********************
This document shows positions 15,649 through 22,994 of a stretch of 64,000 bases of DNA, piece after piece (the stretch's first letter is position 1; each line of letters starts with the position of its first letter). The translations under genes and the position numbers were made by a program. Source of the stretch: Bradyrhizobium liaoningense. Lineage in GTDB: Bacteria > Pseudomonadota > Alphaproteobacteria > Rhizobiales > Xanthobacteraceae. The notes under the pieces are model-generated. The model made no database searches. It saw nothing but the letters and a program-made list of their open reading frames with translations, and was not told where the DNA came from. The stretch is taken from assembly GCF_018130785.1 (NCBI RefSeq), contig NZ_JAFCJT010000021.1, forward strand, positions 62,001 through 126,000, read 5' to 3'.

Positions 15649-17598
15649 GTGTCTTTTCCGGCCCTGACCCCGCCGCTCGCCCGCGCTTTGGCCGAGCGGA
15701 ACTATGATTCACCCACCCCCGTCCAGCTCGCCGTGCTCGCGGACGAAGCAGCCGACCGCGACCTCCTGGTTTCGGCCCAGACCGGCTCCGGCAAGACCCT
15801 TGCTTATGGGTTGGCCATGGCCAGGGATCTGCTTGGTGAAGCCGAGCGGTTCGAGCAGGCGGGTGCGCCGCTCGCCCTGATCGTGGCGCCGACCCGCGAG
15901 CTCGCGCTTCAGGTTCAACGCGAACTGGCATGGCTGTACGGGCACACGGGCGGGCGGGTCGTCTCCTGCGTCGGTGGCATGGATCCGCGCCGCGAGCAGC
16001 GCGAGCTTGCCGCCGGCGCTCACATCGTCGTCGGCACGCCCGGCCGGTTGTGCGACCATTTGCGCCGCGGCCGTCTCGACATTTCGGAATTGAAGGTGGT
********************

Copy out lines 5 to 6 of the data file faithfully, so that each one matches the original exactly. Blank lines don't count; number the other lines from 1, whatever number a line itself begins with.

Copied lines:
15801 TGCTTATGGGTTGGCCATGGCCAGGGATCTGCTTGGTGAAGCCGAGCGGTTCGAGCAGGCGGGTGCGCCGCTCGCCCTGATCGTGGCGCCGACCCGCGAG
15901 CTCGCGCTTCAGGTTCAACGCGAACTGGCATGGCTGTACGGGCACACGGGCGGGCGGGTCGTCTCCTGCGTCGGTGGCATGGATCCGCGCCGCGAGCAGC